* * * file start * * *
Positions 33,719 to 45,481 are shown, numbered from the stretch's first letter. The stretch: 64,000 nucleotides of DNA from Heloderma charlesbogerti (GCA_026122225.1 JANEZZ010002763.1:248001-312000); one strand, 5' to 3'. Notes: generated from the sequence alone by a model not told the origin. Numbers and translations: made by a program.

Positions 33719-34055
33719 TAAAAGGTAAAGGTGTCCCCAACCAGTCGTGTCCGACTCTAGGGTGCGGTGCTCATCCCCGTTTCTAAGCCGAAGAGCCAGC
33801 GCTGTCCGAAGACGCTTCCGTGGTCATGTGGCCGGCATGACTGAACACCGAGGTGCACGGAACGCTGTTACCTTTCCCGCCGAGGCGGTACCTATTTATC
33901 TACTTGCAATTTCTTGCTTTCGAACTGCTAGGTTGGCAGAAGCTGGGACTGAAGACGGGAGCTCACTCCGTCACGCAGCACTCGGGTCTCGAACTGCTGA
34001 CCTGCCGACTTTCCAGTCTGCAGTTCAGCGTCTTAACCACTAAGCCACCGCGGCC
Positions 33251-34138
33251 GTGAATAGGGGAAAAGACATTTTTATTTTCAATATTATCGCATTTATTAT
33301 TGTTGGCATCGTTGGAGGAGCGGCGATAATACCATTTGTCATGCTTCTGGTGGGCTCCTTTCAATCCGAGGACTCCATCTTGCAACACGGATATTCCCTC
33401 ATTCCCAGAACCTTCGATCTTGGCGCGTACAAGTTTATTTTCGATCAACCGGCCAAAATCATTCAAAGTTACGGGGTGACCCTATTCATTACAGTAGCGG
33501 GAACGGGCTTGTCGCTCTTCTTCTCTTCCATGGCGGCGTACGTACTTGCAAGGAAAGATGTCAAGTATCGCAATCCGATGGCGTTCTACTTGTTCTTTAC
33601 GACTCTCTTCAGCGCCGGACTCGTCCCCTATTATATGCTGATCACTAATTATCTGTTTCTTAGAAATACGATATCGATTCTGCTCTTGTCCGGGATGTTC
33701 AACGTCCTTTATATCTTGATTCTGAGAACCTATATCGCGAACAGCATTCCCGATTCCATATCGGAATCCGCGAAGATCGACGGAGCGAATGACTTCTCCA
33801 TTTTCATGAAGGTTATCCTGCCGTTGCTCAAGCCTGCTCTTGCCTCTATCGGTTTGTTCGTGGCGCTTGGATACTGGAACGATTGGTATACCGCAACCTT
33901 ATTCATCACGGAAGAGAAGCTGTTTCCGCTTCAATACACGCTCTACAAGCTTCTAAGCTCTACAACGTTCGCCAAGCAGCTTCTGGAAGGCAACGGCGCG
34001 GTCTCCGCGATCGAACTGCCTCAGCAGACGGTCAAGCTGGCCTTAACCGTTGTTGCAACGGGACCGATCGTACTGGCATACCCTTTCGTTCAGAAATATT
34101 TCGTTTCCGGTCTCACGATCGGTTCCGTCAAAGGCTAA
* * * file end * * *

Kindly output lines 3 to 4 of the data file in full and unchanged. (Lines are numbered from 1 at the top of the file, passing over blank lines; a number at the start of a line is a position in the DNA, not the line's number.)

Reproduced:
33719 TAAAAGGTAAAGGTGTCCCCAACCAGTCGTGTCCGACTCTAGGGTGCGGTGCTCATCCCCGTTTCTAAGCCGAAGAGCCAGC
33801 GCTGTCCGAAGACGCTTCCGTGGTCATGTGGCCGGCATGACTGAACACCGAGGTGCACGGAACGCTGTTACCTTTCCCGCCGAGGCGGTACCTATTTATC